Before giving up all hope for humanity, consider there are also courageous people who rise to the occasion and put themselves in harm’s way to help others in danger. While the killer in Florida was fulfilling his desire to “become a professional school shooter,” unarmed teachers and students tried to disarm him, shielded students from the bullets, or helped people hide in classrooms:

  • Wrestling coach Chris Hixon raced towards the sound of gunfire in a golf cart and was killed while attempting to disarm the shooter.
  • Geography teacher Scott Beigel and JROTC Cadet Peter Wang, who opened doors to classrooms and shepherded students and faculty inside, were both killed. Anthony Borges was shot in the back and in both legs as he frantically tried to close and lock the door to a classroom, and helped save roughly 20 students. Culinary teacher Ashley Kurth pulled as many as 65 people into her classroom and hid them in a storage area, and journalism teacher Melissa Falkowski hid 19 students in a closet.
  • Football coach Aaron Feis was slain when he threw himself in front of several students to protect them from getting shot. JROTC Cadet Colton Haab hustled as many as 70 students into a JROTC classroom and covered them with Kevlar sheets. Haab, who survived, told a reporter that he was thinking about “how I’m going to make sure everyone goes home to their parents safely.”

How many people do you know who could be as brave, quick-thinking and level-headed in an active shooter scenario or other emergency?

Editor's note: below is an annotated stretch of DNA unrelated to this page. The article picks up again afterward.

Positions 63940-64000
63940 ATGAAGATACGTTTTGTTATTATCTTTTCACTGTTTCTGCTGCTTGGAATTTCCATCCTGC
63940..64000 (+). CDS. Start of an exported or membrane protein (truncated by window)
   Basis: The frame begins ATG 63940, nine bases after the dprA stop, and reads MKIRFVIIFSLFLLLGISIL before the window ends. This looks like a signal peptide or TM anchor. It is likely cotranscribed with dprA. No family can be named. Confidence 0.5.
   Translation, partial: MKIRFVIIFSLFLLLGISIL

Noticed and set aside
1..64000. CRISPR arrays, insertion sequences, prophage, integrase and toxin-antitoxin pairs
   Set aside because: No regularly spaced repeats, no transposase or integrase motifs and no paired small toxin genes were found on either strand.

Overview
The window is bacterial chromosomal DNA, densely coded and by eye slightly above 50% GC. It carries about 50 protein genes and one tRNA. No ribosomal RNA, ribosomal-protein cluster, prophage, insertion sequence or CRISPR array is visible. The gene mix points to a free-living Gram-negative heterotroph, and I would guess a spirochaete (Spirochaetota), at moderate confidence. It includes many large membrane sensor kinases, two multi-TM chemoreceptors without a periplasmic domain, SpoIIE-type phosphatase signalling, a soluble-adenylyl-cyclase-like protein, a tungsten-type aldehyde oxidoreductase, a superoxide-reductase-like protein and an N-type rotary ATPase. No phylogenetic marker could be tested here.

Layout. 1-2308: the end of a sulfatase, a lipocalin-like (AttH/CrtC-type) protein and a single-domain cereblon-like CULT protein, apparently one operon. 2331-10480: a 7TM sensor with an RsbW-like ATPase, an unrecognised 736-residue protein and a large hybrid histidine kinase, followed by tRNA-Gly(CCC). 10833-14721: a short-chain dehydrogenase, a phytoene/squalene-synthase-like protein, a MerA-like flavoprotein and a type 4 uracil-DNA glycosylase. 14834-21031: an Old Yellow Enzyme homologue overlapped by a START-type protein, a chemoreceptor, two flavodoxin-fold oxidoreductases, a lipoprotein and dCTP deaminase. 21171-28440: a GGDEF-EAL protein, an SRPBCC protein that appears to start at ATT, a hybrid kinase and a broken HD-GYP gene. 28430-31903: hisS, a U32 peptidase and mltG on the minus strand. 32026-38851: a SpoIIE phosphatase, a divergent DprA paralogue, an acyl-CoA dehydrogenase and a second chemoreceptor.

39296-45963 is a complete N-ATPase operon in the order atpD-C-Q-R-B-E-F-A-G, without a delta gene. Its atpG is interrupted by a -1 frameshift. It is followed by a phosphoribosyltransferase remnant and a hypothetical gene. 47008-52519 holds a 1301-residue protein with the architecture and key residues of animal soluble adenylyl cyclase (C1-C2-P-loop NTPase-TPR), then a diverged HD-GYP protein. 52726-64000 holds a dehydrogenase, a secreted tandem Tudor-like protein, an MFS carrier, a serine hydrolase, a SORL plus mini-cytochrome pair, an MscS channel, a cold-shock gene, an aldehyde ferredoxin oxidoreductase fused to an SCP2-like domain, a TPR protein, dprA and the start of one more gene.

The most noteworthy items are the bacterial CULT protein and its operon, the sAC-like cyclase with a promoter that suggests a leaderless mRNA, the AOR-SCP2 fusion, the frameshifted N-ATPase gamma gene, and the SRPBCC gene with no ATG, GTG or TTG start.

An Army of One

Police officers are taught the “first rule of law enforcement” is to go home alive when their shift ends. Critics contend that this ethos leads to unnecessary civilian deaths. But as we saw in Parkland, Florida, there is a thin line between restraint and inaction.

While many armed citizens successfully confronted an armed assailant or stopped an assault, there is no guarantee that the good guy with a gun will put his or her life on the line to protect a stranger. In some cases, fear of legal jeopardy may also deter an armed bystander from intervening.

The harsh truth is that you are the only person you can count on to protect you and your family. Do you want to leave it to chance that the police or an armed bystander will get there in the nick of time, and will act? You’re forced to, because politicians who take donations from gun control activists have passed unreasonable gun control laws that effectively negate your Second Amendment rights.

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22 responses to “When Seconds Count, Police Under No Legal Obligation To Act”

  1. A couple of years ago when five officers were arrested in Baltimore and BLM was getting started I recall officers saying in response something to the effect: “We are not responsible for preventing crime, only investigating after the fact.”
    Currently our wonderful law enforcement apparatus is broken. Outstanding men and women are at risk for law suits and jail time for just doing their jobs.
    That famous line from the film Training Day is true: “It takes a wolf to catch a wolf.” These fellow citizens risk hardening their hearts and laying down their lives to stand between us and evil. GOD BLESS THEM.